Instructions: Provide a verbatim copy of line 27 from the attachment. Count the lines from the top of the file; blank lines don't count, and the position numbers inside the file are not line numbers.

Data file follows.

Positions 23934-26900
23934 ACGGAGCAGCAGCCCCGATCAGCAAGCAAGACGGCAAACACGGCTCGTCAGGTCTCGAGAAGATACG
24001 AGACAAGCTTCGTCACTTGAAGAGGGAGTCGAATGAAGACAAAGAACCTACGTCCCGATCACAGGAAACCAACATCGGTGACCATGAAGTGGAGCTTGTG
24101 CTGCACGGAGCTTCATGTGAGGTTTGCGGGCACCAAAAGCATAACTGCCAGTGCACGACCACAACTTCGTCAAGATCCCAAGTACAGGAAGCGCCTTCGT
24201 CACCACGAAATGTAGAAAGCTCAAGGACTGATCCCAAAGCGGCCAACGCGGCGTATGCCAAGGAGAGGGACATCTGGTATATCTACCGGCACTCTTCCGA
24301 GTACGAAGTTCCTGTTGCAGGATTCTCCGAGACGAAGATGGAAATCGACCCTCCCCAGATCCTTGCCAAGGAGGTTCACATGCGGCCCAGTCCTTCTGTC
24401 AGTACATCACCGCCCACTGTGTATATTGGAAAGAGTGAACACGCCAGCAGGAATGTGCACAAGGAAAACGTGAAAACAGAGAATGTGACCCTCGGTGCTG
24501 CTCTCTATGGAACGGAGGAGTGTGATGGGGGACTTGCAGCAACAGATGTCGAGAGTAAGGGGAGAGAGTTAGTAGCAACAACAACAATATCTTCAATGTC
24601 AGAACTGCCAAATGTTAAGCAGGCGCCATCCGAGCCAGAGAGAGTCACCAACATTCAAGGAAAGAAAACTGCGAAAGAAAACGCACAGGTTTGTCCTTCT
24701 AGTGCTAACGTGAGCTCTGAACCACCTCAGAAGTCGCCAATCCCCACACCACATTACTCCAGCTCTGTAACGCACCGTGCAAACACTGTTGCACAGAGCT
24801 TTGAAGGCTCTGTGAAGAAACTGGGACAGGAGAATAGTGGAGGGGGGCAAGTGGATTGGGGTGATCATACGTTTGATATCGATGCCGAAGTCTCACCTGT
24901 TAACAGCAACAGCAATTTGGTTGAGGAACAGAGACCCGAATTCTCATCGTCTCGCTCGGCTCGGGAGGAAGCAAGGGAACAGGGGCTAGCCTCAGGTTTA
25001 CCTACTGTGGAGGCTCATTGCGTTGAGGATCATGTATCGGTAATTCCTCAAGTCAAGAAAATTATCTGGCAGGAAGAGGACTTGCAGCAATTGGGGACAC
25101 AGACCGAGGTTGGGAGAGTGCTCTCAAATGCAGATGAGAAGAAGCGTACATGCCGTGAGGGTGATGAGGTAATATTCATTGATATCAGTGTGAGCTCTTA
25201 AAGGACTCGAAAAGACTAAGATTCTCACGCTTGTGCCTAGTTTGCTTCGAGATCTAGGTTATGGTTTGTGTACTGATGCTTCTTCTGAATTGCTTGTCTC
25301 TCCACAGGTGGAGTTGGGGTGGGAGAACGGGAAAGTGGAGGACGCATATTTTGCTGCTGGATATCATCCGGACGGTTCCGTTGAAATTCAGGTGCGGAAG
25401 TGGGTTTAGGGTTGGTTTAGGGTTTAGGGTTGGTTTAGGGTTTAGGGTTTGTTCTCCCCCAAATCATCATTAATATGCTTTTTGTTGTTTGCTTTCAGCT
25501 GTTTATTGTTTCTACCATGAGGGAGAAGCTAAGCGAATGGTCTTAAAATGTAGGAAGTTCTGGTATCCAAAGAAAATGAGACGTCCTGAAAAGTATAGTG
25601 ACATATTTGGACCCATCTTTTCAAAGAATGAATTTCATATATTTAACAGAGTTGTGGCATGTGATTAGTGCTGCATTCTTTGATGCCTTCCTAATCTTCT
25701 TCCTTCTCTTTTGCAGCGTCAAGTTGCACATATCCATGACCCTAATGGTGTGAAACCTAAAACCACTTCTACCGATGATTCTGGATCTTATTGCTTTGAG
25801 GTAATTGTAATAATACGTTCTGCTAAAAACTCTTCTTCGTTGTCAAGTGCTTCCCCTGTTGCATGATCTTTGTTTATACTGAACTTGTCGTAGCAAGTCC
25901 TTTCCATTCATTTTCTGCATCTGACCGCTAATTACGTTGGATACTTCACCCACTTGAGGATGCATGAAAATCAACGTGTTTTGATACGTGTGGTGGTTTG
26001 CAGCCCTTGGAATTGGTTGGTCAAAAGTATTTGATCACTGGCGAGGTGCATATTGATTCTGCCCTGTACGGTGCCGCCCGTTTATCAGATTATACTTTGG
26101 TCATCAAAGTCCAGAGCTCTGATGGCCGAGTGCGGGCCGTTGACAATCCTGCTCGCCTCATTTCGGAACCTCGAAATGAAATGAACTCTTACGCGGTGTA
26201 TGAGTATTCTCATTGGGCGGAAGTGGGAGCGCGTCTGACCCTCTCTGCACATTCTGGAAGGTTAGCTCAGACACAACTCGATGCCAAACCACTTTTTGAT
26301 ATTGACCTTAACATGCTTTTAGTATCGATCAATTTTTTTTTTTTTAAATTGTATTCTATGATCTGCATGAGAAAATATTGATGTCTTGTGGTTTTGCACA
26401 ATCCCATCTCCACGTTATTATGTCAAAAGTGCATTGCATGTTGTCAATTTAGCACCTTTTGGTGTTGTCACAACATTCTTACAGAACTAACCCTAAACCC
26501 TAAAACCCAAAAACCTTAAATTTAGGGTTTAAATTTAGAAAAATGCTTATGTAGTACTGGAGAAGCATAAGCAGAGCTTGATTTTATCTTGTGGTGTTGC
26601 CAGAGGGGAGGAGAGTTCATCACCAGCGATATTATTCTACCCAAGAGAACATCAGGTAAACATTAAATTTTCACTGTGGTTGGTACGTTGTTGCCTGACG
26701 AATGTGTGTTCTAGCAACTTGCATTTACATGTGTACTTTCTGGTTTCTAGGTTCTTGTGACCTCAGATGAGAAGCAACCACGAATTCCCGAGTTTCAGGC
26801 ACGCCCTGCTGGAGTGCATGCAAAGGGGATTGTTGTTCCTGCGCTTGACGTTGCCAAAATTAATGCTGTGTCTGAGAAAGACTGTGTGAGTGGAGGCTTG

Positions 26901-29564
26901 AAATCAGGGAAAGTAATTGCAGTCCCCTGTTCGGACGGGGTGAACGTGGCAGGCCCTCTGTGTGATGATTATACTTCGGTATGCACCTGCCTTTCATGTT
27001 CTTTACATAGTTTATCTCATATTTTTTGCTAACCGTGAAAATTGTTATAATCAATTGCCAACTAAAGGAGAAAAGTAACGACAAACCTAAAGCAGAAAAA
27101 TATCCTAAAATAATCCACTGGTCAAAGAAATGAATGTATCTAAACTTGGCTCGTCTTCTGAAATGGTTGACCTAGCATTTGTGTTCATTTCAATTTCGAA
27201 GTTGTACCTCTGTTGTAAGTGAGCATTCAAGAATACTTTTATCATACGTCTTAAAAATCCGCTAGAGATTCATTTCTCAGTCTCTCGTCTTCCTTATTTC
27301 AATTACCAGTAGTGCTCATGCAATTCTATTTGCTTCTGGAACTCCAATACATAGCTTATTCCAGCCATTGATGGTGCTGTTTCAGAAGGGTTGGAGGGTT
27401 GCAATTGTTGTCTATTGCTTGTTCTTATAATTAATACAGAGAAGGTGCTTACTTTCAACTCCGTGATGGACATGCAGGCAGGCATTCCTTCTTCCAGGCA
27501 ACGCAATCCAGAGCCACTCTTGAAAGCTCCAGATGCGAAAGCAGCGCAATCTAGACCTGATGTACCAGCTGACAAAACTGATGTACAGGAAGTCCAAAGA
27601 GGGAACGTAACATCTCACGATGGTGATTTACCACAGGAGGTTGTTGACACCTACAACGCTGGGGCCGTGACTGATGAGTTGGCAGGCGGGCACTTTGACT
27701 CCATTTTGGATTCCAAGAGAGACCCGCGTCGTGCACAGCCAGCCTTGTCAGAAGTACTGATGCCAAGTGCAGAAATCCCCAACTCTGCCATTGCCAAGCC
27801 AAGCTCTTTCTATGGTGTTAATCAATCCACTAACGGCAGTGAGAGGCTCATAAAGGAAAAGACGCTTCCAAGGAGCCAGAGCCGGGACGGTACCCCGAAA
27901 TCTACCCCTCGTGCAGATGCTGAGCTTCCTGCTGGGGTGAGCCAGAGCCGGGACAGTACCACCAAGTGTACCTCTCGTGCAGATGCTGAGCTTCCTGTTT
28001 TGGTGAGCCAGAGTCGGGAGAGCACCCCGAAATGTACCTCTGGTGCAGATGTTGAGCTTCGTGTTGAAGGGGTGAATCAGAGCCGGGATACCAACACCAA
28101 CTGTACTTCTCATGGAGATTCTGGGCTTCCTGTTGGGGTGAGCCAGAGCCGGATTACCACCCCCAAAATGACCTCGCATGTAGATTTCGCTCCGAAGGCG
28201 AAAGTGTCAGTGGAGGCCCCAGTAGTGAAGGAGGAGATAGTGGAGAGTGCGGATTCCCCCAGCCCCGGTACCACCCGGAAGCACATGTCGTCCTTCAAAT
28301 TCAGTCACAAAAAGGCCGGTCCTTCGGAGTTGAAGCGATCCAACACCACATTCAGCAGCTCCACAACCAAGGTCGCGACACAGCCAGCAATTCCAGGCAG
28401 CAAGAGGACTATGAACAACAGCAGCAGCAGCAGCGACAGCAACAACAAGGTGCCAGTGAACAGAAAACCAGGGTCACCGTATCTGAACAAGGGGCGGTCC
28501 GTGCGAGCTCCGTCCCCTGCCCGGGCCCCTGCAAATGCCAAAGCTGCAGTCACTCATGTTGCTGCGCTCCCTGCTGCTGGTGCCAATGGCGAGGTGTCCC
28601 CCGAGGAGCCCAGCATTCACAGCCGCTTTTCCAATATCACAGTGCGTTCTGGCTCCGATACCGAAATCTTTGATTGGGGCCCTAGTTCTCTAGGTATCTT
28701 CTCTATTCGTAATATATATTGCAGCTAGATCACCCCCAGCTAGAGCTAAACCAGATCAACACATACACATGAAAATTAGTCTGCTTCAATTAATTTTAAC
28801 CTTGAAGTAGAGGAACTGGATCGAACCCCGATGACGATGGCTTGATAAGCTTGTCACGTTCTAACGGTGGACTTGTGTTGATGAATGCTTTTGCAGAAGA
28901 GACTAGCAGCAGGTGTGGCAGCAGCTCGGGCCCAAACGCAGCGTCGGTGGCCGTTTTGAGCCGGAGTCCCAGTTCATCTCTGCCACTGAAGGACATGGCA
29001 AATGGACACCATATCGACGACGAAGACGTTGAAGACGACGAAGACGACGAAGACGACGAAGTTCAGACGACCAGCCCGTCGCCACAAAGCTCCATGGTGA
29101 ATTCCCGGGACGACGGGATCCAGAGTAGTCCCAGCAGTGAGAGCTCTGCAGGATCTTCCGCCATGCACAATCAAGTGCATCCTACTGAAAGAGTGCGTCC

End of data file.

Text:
26401 ATCCCATCTCCACGTTATTATGTCAAAAGTGCATTGCATGTTGTCAATTTAGCACCTTTTGGTGTTGTCACAACATTCTTACAGAACTAACCCTAAACCC